Resolved: to “watch my life and doctrine carefully.” Paul instructed Timothy to “keep a close watch on yourself and on the teaching.” (1 Timothy 4:16) This means that I am resolving to exercise more in the coming year as I need the discipline, better health, and energy for ministry that regular exercise will cultivate (1 Timothy 4:8). But it also means that I will take the same care to guard my mind and doctrine by reading one theological book that will challenge me. For me, this means Owen’s The Holy Spirit that has been sitting on my shelf for a few years.

Resolved: to preach with all the passion & preparation the Word deserves regardless of how many are in the pews any given Sunday. The sheep need to be fed well. As pastors we are to preach the word and be ready “in season and out of season.” (2 Timothy 4:2) For a small-town pastor like me, that may mean putting just as much preparation and passion into a Sunday sermon when I know that it will be a smaller Sunday. One of the realities of small-town ministry is that several families all gone the same weekend can put a damper on the excitement of Sunday morning. But my call to preach the Word is not dependent on how many are in the pews, but on the unchanging Savior I am called to proclaim.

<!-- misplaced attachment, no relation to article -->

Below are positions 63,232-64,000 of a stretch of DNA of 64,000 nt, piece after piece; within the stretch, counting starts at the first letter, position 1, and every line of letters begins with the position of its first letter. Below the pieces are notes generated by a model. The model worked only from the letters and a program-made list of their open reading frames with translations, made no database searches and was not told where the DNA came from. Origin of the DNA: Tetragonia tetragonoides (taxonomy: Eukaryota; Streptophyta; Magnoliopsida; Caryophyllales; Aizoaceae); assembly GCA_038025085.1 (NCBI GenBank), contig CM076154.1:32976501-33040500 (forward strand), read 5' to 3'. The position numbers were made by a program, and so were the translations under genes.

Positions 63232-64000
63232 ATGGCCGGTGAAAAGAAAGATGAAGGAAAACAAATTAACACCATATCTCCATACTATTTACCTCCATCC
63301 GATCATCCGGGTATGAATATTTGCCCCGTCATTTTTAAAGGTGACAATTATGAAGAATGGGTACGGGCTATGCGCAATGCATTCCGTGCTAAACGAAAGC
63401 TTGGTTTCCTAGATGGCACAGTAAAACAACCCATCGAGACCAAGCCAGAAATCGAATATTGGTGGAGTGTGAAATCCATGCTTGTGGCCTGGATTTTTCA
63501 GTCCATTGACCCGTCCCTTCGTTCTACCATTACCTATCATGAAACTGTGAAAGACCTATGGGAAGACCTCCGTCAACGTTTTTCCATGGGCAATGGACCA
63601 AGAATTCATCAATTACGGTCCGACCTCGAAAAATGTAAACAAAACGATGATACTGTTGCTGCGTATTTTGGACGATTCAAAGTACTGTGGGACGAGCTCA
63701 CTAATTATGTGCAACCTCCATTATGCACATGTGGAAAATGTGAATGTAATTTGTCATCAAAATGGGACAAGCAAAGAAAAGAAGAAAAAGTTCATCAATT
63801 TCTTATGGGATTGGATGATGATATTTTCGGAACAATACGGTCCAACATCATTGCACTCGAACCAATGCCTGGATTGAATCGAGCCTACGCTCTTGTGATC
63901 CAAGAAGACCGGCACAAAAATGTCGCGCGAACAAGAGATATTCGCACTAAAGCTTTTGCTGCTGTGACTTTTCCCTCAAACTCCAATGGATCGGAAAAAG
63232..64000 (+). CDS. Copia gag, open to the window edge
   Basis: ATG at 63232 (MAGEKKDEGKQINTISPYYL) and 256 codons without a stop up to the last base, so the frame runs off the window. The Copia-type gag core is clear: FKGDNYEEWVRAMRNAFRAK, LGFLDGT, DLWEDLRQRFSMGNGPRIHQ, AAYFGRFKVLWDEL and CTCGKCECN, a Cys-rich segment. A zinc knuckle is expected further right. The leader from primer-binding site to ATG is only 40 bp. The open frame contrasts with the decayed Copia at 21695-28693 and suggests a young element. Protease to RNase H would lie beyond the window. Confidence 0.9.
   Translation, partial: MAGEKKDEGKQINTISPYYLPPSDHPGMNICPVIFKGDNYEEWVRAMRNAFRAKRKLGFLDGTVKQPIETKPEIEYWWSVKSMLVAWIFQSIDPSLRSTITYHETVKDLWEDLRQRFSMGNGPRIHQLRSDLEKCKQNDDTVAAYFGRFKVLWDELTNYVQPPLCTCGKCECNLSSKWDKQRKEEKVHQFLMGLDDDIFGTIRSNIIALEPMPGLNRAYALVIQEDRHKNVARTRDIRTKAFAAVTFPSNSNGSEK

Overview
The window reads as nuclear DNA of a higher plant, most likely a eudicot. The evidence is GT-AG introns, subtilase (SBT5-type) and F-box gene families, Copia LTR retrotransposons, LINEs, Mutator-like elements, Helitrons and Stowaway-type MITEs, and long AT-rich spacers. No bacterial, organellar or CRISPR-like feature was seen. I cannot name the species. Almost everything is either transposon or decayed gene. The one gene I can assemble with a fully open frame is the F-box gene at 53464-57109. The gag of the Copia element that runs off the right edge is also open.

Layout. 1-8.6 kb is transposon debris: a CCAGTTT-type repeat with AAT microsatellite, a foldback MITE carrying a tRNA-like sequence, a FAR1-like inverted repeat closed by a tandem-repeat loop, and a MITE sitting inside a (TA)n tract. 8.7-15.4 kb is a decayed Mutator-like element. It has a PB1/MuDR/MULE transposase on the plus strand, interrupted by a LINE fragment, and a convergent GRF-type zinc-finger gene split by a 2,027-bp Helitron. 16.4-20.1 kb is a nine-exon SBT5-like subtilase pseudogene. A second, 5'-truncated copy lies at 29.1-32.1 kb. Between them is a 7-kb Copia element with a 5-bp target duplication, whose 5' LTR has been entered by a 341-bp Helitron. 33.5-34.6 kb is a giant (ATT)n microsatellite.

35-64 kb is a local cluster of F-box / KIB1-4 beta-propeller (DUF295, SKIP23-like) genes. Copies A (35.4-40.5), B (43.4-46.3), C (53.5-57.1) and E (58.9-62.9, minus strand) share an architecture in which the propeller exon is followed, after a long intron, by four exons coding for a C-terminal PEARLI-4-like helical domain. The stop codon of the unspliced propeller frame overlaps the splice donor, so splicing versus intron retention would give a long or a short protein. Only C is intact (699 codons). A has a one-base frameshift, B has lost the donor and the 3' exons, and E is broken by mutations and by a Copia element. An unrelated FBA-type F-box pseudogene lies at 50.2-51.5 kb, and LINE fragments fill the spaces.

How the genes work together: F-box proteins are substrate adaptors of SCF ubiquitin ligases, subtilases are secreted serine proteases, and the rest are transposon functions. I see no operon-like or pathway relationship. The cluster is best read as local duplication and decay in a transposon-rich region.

Resolved: to read one biography of someone who had a fruitful small-place ministry, to readjust my vision of success. Our heroes of today are so often the large-place pastors and big conference speakers. Our heroes of the past are so often the Spurgeons who preached the gospel to thousands week in and week out. But sometimes we need to be reminded of lives perhaps not as well known but just as well spent, ministering in smaller and lesser-known places (our Small Town Summits Resource Page provides some ideas).